What are the differences and how does a records officer respond to a Government Records Access and Management Act (GRAMA) request versus a Subpoena (U.C. 63G-2-207). This question consistently comes up at every GRAMA training and draws a lot of class discussion. Recently, at the Records Access II: Focus Group Discussion, we had the pleasure of inviting Mr. Paul Tonks, the Committee’s legal counsel, and Rosemary Cundiff, the government records ombudsman, as our guest GRAMA experts. Together they were able to dissect and explain the two completely separate processes to the audience, starting with an explanation of the Committee’s ruling in Phillips v. West Jordan, Case No. 14-04. http://archives.utah.gov/src/srcappeal-2014-04.html
Rosemary Cundiff’s Response: It is common practice for some law enforcement agencies to deny a GRAMA request if the same records have already been provided to the same person through Discovery. Agencies have also denied a GRAMA request if they know that person is requesting records for Discovery. In 2014, the law firm Schatz/Anderson & Associates challenged that practice by West Jordan Police Department and appealed to the State Records Committee in Phillips v. West Jordan, Case No. 14-04.
In this particular case, Jessica Phillips requested a copy of “any video and audio recording” from the West Jordan Police Department. The point of the appeal was whether the request should be responded as a GRAMA request or through Discovery because of a current litigation. The punch line of the order, is that the Committee concluded that the requested records were part of the initial contact report that is classified “normally public” under U.C. 63G-2-301(g). Unfortunately, the agency did not expressly exempt the records from disclosure under one of the other subsections provided in GRAMA. Essentially, the City argued that GRAMA does not trump the rules of criminal procedures and since South Jordan failed to restrict the records under GRAMA, therefore the records were deemed public and were ordered to be provided in response of the GRAMA request. Discovery or litigation does not negate a person’s right to request and receive records through GRAMA.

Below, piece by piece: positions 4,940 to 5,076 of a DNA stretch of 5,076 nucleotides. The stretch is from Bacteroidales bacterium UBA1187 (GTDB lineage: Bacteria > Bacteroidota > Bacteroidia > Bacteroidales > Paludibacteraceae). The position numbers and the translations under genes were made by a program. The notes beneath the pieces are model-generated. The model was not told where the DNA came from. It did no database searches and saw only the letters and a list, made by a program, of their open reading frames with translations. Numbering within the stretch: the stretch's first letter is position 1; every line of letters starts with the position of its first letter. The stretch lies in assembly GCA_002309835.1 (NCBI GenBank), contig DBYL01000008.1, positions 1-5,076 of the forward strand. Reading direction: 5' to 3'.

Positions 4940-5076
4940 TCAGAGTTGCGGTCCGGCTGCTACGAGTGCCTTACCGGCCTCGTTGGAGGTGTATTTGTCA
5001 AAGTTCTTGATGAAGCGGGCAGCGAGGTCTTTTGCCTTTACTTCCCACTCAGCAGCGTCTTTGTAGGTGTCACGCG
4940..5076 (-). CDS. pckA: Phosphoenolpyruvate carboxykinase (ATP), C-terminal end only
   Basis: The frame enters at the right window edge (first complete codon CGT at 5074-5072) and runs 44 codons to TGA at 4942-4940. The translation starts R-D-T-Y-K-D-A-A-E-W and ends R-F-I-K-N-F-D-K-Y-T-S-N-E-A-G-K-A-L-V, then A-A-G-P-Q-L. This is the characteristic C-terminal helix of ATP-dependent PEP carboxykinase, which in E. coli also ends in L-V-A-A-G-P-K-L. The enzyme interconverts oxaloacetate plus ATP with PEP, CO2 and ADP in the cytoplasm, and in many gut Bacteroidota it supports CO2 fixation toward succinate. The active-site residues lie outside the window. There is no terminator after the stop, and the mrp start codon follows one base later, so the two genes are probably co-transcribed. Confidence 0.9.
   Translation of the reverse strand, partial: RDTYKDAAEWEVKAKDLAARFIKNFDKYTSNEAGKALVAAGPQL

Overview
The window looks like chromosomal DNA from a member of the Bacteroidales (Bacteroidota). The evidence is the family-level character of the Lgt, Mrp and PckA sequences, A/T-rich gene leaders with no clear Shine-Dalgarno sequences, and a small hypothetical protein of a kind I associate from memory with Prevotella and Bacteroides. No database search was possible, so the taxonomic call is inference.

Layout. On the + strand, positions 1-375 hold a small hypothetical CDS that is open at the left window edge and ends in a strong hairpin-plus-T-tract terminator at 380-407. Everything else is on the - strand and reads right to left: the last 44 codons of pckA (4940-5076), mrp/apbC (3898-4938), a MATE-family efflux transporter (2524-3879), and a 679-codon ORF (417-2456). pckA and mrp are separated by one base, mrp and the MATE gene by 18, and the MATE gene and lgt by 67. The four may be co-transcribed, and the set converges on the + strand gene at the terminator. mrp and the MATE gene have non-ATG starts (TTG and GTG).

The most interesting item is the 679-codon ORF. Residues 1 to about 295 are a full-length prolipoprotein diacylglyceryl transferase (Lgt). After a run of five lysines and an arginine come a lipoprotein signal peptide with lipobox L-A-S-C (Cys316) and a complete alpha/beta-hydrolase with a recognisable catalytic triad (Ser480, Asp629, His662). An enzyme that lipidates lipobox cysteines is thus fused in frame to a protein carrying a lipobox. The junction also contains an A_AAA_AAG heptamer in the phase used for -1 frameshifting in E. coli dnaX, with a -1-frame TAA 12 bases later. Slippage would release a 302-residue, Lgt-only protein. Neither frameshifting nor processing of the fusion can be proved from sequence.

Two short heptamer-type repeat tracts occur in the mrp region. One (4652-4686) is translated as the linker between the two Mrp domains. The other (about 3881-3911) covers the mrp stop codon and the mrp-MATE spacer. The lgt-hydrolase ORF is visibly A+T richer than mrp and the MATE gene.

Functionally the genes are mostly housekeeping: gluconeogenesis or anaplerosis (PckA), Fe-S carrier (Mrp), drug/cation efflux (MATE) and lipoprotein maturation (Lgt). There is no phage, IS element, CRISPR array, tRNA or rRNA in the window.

Paul Tonks’ Response: GRAMA requests and Discovery are two separate processes and just because discovery is occurring, does not negate the GRAMA request. The agency has to treat GRAMA and Discovery as two separate processes even though they are duplicative. The best way to think of the two: when a person makes a GRAMA request, they are trying to access public records, in general. In general, the GRAMA request will get the requester public records. If the records are requested through Discovery only the relevant records pertaining to the court case will be provided.
Under the appeals process, if there are denials under GRAMA it goes through the chief administrative officer, state records committee, and maybe to court. If there is a denial under Discovery, it is under the authority of the court rules, objections are filed with court, the judge rules on those objections and makes the access determination.
–A requester is generally trying to access public records.
-It is an administrative matter governed by state statute.
-GRAMA has an appeals procedure for records access and fee denial.
-A person may receive nonpublic records that are relevant to a case that is pending in court.
-It is a judicial matter conducted completely by the courts.
-The appeals process for Discovery is through the judge.
We hope this explanation clears up the confusion, or at the very least, has created new questions and discussions for future GRAMA classes. Please submit questions to Nova Dubovik at email@example.com and they will be forward to the government records ombudsman.